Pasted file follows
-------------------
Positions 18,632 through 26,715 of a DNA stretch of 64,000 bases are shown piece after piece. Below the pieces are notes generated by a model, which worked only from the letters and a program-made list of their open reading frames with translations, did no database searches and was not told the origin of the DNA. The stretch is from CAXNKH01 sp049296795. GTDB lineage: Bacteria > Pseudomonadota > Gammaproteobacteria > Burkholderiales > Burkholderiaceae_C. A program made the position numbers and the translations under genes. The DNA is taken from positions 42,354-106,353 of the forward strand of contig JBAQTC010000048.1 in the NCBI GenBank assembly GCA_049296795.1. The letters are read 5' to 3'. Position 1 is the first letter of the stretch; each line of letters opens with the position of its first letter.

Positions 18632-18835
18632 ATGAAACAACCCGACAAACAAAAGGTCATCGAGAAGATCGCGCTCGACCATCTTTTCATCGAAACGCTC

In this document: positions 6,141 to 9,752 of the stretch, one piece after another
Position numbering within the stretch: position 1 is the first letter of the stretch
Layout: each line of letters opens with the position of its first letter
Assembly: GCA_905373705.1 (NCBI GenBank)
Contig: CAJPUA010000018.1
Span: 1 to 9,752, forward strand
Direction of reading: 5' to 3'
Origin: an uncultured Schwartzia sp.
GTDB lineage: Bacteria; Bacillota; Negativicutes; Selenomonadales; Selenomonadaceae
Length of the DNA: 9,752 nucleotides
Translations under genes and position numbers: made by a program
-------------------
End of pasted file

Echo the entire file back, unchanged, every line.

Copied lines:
Positions 18,632 through 26,715 of a DNA stretch of 64,000 bases are shown piece after piece. Below the pieces are notes generated by a model, which worked only from the letters and a program-made list of their open reading frames with translations, did no database searches and was not told the origin of the DNA. The stretch is from CAXNKH01 sp049296795. GTDB lineage: Bacteria > Pseudomonadota > Gammaproteobacteria > Burkholderiales > Burkholderiaceae_C. A program made the position numbers and the translations under genes. The DNA is taken from positions 42,354-106,353 of the forward strand of contig JBAQTC010000048.1 in the NCBI GenBank assembly GCA_049296795.1. The letters are read 5' to 3'. Position 1 is the first letter of the stretch; each line of letters opens with the position of its first letter.

Positions 18632-18835
18632 ATGAAACAACCCGACAAACAAAAGGTCATCGAGAAGATCGCGCTCGACCATCTTTTCATCGAAACGCTC

In this document: positions 6,141 to 9,752 of the stretch, one piece after another
Position numbering within the stretch: position 1 is the first letter of the stretch
Layout: each line of letters opens with the position of its first letter
Assembly: GCA_905373705.1 (NCBI GenBank)
Contig: CAJPUA010000018.1
Span: 1 to 9,752, forward strand
Direction of reading: 5' to 3'
Origin: an uncultured Schwartzia sp.
GTDB lineage: Bacteria; Bacillota; Negativicutes; Selenomonadales; Selenomonadaceae
Length of the DNA: 9,752 nucleotides
Translations under genes and position numbers: made by a program